Aviation lobbyists claim, being connected to the global aviation network is the only path to having a fully functioning economy. But building and expanding airports and the fossil fuel infrastructure it depends on does not mean that local people themselves enjoy greater mobility. Poorer people often live in the vicinity of airports or where they are to be built and are therefore seen as mere obstacles that stand in the way of industry profits. 10 Here, local people don’t even think about flying. Instead, new and expanding airports mean danger to local livelihoods such as soil and water, which, unlike the luxury activity of flying, are the building blocks of all life.

The number and size of airports here is disproportionate with the amount of people that actually use them.

– Darío Solano, Fundación Cultural La 
Negreta, Dominican Republic

Stay Grounded members around the world, like Gabriela Vega Tellez and comrades here in Mexico City, protest against the destructive construction and expansion of airports. © CPOOEM

Tourism is the cause of many flights, and is a problematic industry for several reasons. Many places in the Global South turn to tourism for income because other opportunities are closed to them by an unfair and unequal global economy. Some jobs are created, but tourism can be a damaging and extractive business for local people and economies when it becomes rampant, just like mining and agriculture. Hotels can put a strain on local water supplies and other natural resources, employees often rely on subsistence wages, and profits tend to leave the local economy in the hands of foreign management and shareholders. Tourism dependency is also a major obstacle to global sustainability and social equity. Reducing reliance on tourism and building economies to meet local needs, is part of the journey to a fair wellbeing economy.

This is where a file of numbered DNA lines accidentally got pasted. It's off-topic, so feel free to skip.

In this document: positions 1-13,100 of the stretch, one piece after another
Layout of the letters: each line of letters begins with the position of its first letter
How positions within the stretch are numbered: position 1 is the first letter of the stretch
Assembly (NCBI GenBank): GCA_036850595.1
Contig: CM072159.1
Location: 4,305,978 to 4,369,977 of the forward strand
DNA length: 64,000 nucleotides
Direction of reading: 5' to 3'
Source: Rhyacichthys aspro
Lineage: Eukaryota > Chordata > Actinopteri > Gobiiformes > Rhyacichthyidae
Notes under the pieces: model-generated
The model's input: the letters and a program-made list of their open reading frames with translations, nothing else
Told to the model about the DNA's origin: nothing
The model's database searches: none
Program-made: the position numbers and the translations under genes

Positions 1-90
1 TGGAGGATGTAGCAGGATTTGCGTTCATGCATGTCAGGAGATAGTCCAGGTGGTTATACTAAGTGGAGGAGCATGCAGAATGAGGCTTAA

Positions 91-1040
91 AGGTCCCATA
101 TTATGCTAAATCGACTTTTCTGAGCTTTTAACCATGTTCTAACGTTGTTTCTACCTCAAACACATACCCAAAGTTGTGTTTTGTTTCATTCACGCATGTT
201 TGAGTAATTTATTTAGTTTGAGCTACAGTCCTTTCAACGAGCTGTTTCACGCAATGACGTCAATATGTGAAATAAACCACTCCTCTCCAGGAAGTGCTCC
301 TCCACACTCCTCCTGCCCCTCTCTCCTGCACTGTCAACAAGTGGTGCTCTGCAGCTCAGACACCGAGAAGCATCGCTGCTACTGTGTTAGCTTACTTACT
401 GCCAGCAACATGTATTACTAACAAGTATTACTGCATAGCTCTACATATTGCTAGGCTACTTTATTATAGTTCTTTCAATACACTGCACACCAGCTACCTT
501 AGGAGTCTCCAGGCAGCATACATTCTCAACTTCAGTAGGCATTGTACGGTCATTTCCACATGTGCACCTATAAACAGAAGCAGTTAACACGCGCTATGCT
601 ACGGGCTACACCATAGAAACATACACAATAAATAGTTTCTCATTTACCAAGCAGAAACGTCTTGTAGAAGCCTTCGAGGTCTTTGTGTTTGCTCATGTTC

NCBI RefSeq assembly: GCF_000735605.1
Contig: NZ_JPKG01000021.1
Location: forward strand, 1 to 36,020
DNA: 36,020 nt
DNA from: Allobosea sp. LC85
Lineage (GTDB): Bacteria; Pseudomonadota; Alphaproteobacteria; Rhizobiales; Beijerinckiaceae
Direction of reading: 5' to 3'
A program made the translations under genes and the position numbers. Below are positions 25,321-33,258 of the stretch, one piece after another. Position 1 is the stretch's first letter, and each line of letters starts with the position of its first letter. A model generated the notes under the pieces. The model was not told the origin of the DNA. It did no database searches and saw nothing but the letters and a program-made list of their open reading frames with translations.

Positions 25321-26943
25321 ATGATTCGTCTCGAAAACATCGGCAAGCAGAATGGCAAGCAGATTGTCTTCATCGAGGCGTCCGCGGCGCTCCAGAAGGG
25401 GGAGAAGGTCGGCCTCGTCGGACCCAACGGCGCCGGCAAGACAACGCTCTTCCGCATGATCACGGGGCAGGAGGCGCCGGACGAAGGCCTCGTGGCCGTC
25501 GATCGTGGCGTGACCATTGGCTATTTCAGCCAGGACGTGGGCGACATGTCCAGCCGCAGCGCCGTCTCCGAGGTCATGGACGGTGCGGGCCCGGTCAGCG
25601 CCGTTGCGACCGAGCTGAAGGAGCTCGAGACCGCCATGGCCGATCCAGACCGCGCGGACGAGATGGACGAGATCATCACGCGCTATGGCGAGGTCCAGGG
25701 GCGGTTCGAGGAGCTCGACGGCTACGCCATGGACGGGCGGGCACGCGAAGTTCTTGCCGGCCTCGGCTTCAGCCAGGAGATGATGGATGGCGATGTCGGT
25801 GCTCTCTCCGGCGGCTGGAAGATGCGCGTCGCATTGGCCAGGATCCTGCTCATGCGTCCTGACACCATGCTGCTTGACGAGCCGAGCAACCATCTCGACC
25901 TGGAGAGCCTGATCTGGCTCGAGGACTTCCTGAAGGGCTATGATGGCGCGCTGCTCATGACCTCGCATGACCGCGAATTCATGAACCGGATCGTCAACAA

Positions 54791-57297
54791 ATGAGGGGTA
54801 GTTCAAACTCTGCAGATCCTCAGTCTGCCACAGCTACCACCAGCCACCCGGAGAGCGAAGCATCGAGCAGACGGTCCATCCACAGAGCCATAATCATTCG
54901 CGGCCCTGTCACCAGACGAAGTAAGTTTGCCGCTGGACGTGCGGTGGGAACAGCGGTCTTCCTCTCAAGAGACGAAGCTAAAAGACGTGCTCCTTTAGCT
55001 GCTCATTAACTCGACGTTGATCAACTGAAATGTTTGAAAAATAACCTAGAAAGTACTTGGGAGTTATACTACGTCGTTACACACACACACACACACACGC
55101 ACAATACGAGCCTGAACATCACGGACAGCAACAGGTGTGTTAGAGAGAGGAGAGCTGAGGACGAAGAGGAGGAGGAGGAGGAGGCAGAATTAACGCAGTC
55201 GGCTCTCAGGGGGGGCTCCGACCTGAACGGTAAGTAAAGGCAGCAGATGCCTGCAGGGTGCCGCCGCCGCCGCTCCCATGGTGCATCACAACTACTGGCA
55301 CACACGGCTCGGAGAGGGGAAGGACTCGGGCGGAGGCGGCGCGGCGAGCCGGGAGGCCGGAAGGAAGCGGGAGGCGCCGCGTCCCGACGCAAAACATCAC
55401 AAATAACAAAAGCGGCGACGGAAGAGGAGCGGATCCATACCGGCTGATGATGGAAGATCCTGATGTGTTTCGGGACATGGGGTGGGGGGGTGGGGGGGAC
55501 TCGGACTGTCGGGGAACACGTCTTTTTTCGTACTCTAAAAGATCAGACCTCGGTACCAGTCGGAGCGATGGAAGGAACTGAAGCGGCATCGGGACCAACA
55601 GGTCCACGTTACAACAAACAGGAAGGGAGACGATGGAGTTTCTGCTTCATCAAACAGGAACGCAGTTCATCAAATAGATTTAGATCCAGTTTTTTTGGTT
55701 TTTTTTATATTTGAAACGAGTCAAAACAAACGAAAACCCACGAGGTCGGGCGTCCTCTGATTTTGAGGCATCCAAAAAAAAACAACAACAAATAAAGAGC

Those hit hardest by the legacies of colonialism and economically unfair globalisation, and who are facing the consequences of climate breakdown already today, also suffer the most from ‘green’ colonialism that comes with the push for greenwashing of the aviation industry. For offsetting schemes sold to passengers and advertised by the industry with green lies, local communities are often forced off their land. The same happens for the cultivation of crops for fuel substitutes, which are supposed to give well-meaning people a good conscience – but in reality do more harm than good. Corporations grab poor people’s land so that their profits can keep flying high.

Instead of deepening a system that serves the few, we need a common destination: a fair planet where people and the rest of nature can thrive. 

Here, we don’t even think about flying.

– Gabriela Vega Tellez, Coordinadora de Pueblos y Organizaciones del Oriente del Estado de Mexico, Mexico



When Alex, a mid-40s resident of Vila Nazaré, talks about the community where he was born and raised, his voice changes. His grief and anger becomes palpable as he talks about the way his neighbourhood was demoralised and ultimately torn apart. About 2,000 families were forced to give up their homes to make space for the extension of a runway at Porto Alegre airport. Only Alex’s family and a few dozen others could stay because their houses were just a few metres outside the newly declared ‘safety area’.

For the past 16 years, Alex has been president of the institution Criança Feliz Nazaré (“Happy Child Nazaré”). He takes care of the children but also the whole community; as a skilled electrician, he likes to help out wherever he can. He is also a well-connected community leader and has been a driving force in the resistance against the airport expansion being pursued by Fraport, a German airport company. For Alex, this struggle is not about the loss of property, it is about a social network that grew for the last 60 years and then fell victim to the business plans of a foreign company.

It all began with the Brazilian government envisioning more tourists for the state of Rio Grande do Sul and greater access to the global economy. They put out a call for tenders to determine the so-called ‘development’ of the airport, meaning a bigger terminal and a longer runway allowing larger aircrafts to land, and Fraport won. Fraport’s business is to run profitable airports and generate value for their shareholders, among them the German federal state of Hessen and the city of Frankfurt. To the company’s management, the eviction of communities in Vila Nazaré was never more than a potential reputational risk that they hoped would fly under the radar.